A lot of my inspiration comes through music, so music plays a big part in designing.
So are you planning on producing leather outfits?
Yes I would love to. I don’t know how people will receive it, but I would like to try. I heard a song from Slash and I saw an entire collection on my mind and I would love to make this collection; a special onetime collection. I’m primarily a bridal designer but I want to be spontaneous and I believe that nothing should stop us from creating something in which we find joy doing it.
Any favorite song from your two bands?
Don’t you cry by Blood and Fire. The song was written by Theja Meru.
Any celebrity or bands wearing your customized outfits?
Nise Meruno and Clement Imsong , the Lords of Rock vocalist are my two main musician clients. Music and Fashion go hand in hand so it’s a joy making clothes for them.
Who is your dream boy right now?
My son, I call him my soul mate. For me it’s very strange because I felt complete when he came into my life. When people talk about soul mates, I believe it is not just a romantic soul mate it could be your brother, parent, best-friend or a son. My son inspires me and he is just a source of happiness to me. Even in terms of my work a lot of my decisions are made with him in mind.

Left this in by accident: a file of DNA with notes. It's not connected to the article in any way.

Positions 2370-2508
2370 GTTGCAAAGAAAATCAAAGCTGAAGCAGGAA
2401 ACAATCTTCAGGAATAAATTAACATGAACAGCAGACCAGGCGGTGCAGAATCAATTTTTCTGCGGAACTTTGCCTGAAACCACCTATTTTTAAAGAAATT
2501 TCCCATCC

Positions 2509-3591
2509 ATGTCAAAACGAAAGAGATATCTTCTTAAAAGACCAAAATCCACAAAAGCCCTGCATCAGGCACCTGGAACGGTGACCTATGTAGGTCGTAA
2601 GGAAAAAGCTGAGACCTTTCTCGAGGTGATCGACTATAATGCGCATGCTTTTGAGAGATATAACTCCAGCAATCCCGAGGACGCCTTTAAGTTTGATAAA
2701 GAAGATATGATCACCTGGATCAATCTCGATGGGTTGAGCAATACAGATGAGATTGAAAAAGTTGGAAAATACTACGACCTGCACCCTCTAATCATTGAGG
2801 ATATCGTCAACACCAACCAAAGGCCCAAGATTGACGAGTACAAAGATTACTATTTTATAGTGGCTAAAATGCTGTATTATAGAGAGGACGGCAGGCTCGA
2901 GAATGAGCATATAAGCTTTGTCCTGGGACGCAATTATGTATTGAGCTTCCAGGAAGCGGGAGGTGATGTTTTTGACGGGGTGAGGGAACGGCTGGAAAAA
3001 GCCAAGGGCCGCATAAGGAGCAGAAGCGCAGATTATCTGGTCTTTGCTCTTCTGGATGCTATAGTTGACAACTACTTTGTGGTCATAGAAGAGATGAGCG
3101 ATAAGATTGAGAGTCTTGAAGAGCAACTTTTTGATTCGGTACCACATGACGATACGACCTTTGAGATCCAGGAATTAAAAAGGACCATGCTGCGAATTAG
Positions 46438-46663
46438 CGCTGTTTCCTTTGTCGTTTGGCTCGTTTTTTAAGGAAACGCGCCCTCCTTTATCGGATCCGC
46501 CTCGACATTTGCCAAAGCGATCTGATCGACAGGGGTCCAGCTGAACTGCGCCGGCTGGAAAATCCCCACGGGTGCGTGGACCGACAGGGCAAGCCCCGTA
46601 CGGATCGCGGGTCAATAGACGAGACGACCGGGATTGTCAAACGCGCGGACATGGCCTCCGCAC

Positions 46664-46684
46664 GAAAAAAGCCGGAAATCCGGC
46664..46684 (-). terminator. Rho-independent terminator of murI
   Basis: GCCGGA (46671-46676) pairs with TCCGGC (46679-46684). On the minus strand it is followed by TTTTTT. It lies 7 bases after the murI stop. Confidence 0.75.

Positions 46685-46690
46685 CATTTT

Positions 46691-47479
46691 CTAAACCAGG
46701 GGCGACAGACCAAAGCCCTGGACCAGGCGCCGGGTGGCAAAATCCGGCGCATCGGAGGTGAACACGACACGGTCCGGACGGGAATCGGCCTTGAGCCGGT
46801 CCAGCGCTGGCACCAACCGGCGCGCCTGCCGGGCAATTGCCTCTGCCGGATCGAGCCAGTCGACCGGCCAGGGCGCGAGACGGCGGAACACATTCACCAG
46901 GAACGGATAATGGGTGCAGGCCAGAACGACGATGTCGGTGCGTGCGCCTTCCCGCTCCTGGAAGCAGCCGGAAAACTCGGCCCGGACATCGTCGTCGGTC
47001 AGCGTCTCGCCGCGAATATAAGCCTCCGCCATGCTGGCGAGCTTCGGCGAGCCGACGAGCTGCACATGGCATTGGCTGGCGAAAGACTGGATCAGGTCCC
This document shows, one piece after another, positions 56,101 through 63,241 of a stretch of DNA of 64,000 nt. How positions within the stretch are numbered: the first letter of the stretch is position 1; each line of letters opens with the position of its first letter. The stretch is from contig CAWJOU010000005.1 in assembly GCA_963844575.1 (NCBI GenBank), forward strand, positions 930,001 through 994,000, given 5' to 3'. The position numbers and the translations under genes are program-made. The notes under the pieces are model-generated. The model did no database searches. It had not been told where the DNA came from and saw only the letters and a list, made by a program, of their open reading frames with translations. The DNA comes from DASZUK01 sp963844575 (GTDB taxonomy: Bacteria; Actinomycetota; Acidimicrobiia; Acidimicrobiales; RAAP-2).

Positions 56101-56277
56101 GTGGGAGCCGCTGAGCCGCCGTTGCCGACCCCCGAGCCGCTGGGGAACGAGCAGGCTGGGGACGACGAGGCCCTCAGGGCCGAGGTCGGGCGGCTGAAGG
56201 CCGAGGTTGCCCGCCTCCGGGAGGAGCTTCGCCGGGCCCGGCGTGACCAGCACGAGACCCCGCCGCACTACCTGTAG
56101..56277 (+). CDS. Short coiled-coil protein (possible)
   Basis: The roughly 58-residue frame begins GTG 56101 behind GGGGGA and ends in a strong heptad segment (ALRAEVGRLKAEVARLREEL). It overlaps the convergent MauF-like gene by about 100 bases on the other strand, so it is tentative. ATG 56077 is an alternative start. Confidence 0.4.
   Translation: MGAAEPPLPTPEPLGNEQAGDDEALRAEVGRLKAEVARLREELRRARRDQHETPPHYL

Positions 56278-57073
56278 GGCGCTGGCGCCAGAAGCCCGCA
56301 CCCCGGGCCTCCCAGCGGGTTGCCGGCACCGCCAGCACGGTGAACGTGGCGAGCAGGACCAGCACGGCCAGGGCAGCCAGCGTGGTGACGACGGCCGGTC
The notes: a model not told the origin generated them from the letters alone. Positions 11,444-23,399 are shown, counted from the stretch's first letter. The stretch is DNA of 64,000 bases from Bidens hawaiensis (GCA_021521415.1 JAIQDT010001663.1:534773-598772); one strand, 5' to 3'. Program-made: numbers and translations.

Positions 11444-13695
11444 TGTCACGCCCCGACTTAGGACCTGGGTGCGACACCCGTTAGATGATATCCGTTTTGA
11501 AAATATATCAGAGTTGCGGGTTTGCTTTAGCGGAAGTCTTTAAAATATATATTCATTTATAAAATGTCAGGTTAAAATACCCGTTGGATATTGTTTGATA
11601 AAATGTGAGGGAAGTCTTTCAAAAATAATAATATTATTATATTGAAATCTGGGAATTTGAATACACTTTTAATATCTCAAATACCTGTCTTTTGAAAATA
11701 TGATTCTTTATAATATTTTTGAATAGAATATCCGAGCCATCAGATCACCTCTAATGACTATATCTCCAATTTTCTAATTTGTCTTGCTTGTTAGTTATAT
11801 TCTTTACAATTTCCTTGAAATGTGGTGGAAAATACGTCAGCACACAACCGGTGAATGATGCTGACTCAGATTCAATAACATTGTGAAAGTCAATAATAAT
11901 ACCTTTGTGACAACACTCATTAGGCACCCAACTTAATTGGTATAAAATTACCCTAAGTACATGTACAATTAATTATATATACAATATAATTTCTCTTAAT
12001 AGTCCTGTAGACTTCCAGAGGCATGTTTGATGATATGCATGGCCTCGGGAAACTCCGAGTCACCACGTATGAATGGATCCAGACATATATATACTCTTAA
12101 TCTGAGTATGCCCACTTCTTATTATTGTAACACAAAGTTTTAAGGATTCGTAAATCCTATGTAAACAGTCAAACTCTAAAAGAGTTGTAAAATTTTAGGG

Any wishes from Bambi K to your fans?
I want to thank those people who buy our clothes. It is because of them that we can keep going and we are encouraged to do better. I also want to tell them to keep supporting us.
And one main thing that I want to say is: Don’t be afraid to pursue your dreams however small it may be or how big it is. Pursue your dreams because we live only once! And it is not worth wasting our life and time doing something that we are not meant to do, or we don’t find joy in doing.
Wishes to the Northeast Window Magazine?
I’m so glad that you are concentrating on Fashion, and making that as a priority because I think that this is what will make you distinct. I’m so excited to see the magazine going into a new phase. I know that you all will go a long way no matter the challenges. And I wish you the very best!